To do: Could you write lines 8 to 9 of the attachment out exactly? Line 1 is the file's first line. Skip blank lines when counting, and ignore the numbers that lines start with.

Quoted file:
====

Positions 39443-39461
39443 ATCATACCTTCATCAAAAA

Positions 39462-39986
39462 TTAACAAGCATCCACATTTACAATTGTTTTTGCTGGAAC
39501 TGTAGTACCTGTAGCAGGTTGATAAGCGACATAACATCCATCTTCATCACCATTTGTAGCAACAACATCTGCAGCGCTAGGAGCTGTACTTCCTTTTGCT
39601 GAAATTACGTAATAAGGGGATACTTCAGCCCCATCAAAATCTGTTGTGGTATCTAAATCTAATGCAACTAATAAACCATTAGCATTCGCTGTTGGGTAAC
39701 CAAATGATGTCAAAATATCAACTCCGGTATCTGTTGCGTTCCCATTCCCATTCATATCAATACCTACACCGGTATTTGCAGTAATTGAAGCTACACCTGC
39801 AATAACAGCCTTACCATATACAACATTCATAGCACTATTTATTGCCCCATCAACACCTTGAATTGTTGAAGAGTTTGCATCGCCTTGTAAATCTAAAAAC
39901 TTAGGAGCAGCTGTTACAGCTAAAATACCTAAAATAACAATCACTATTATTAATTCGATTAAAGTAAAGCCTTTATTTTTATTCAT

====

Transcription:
39801 AATAACAGCCTTACCATATACAACATTCATAGCACTATTTATTGCCCCATCAACACCTTGAATTGTTGAAGAGTTTGCATCGCCTTGTAAATCTAAAAAC
39901 TTAGGAGCAGCTGTTACAGCTAAAATACCTAAAATAACAATCACTATTATTAATTCGATTAAAGTAAAGCCTTTATTTTTATTCAT